Oman’s new ruler Haitham bin Tariq promises good ties with all nations

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The 65-year-old cousin of late Sultan Qaboos was sworn in as the new royal ruler on Saturday morning. (AFP)
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Tariq Al-Said was the minister of heritage and national culture, and the cousin of Sultan Qaboos. He graduated from Oxford University in 1979 after studying the Foreign Service Programme. (File/AFP)
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Updated 13 January 2020

Oman’s new ruler Haitham bin Tariq promises good ties with all nations

  • The 65-year-old newly appointed sultan was Oman's former culture minister
  • He graduated from Oxford University in 1979 after studying the Foreign Service Programme

MUSCAT: Oman's new ruler Sultan Haitham bin Tariq Al-Said promised on Saturday to maintain the Gulf Arab state's foreign policy which he said was built on peaceful coexistence and maintaining friendly ties with all nations.

In a speech broadcast on state television, he also called for efforts to develop the relatively small oil producer, continuing the path of his predecessor Sultan Qaboos bin Said who died on Friday. Qaboos, who built modern Oman, had acted as a regional mediator. 

The 65-year-old cousin of late Sultan Qaboos was sworn in as the new royal ruler on Saturday morning, the government said

"Haitham bin Tariq was sworn in as the new sultan of the country... after a meeting of the family which decided to appoint the one who was chosen by the sultan," the government said in a tweet.

In his first speech as sultan, Haitham pledged to follow the non-interference policy that made the sultanate a vital regional mediator under Sultan Qaboos who reigned for half a century.

"We will follow the path of the late sultan," he said, dressed in the Omani royals' signature coloured turban and gold-trimmed robes.

He expressed support for "our country's foreign policy of peaceful living among nations and peoples... and not interfering in the internal affairs of others, respecting nations' sovereignty and international cooperation".

And he said that under his reign, Oman would continue to "promote peaceful solutions" to regional and global crises.




An image grab taken from Oman TV on January 11, 2020, shows Oman's newly sworn-in Sultan Haitham bin Tariq arriving to the Grand Mosque in the capital Muscat to take part in the funeral of Sultan Qaboos. (AFP)

Sultan Qaboos, the longest-reigning leader of the modern Arab world who died Friday at the age of 79, was unmarried and had no children, and left no apparent heir.

Tariq Al-Said, a sports enthusiast, held the position of undersecretary of the ministry of foreign affairs for political affairs before becoming the minister of heritage and culture in the mid-1990s.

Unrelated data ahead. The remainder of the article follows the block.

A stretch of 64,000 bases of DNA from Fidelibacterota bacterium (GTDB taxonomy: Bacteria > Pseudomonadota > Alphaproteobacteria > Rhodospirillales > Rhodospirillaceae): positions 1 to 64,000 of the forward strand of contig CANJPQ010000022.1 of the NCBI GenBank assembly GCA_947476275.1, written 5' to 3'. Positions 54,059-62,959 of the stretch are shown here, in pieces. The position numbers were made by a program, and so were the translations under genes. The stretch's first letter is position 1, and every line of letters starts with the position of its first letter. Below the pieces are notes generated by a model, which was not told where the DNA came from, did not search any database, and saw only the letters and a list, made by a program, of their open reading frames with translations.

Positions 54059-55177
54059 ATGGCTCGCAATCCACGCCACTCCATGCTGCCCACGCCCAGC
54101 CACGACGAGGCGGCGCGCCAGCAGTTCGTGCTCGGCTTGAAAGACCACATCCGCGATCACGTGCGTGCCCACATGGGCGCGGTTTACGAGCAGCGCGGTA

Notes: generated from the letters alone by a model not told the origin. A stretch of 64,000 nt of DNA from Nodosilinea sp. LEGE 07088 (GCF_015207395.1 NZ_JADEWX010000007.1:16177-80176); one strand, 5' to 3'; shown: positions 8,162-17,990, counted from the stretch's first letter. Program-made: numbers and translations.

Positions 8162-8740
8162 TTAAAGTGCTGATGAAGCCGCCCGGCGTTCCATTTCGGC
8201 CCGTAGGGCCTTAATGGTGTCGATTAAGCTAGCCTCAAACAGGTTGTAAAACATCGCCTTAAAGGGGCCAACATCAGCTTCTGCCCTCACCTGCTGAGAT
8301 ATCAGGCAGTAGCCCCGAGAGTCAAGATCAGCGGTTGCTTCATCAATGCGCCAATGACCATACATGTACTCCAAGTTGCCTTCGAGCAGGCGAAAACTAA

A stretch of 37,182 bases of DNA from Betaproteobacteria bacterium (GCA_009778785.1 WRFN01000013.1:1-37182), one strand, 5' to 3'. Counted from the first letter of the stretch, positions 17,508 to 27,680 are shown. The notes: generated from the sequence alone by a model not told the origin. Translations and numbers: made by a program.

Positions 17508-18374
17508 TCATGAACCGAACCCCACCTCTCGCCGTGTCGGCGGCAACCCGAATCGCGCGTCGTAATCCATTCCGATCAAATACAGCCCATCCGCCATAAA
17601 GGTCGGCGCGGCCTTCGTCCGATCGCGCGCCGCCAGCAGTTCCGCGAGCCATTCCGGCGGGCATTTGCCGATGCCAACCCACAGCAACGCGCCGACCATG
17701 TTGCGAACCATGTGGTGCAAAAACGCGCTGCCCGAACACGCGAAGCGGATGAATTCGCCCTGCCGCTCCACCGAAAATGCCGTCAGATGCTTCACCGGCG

He graduated from Oxford University in 1979 after studying the Foreign Service Programme and was the first head of Oman's football federation in the early 80s.

Tariq Al-Said often played an important diplomatic role representing Oman abroad and welcoming Britain’s Prince Charles and his wife Camilla, for example, upon their arrival to the country for a visit in 2016.

(With agencies)


Iraq’s foreign minister makes first visit to Iran

Updated 21 min 25 sec ago

Iraq’s foreign minister makes first visit to Iran

  • Iran sees neighboring Iraq as a possible route to bypass US sanctions that President Donald Trump re-imposed in 2018

TEHRAN: Iraq’s foreign minister arrived Saturday in Tehran for bilateral talks with senior Iranian officials, according to the state-run news agency.
IRNA reported that Fuad Hussein planned to meet his Iranian counterpart Mohammad Javad Zarif and President Hassan Rouhani, in what marked his first visit to the Iranian capital.
Zarif visited Baghdad in mid-July, when he met with Hussein and Iraqi Prime Minister Mustafa Al-Kadhimi. It was Zarif’s first visit to Iraq since a US airstrike in January killed a top Iranian general, Qassim Soleimani, outside Baghdad’s international airport. The strike catapulted Iraq to the brink of a US-Iran proxy war that could have destabilized the Middle East.
After Zarif’s trip, the Iraqi premier visited Iran in July.
The report did not elaborate on the main reasons behind the top Iraqi diplomat’s two-day trip to Tehran.
Iran sees neighboring Iraq as a possible route to bypass US sanctions that President Donald Trump re-imposed in 2018 after pulling the US out of the 2015 nuclear deal between Tehran and world powers.
Last year, Iran’s exports to Iraq amounted to nearly $9 billion, the official IRNA news agency reported on Tuesday. It said the two nations will discuss increasing the amount to $20 billion.
Before the current global pandemic, some 5 million Iranian pilgrims annually brought in nearly $5 billion visiting Iraq’s Shiite holy sites.
Iran has seen the worst outbreak in the region, with more than 443,000 thousand confirmed cases and at least 25,300 deaths.
A news website affiliated with Iranian state TV, yjc.ir, reported that Iran canceled all its flights to Iraqi cities until the religious holiday of Arbaeen, due to concerns over the coronavirus outbreak. The holiday marks the end of the forty days of mourning that follow annually on the death anniversary of the seventh-century Muslim leader Hussein, who was killed at the Battle of Karbala during the tumultuous first century of Islam’s history.
Iran fought an eight-year war with Iraq that killed nearly 1 million people on both sides, after former Iraqi dictator Saddam Hussein invaded in the early 1980s.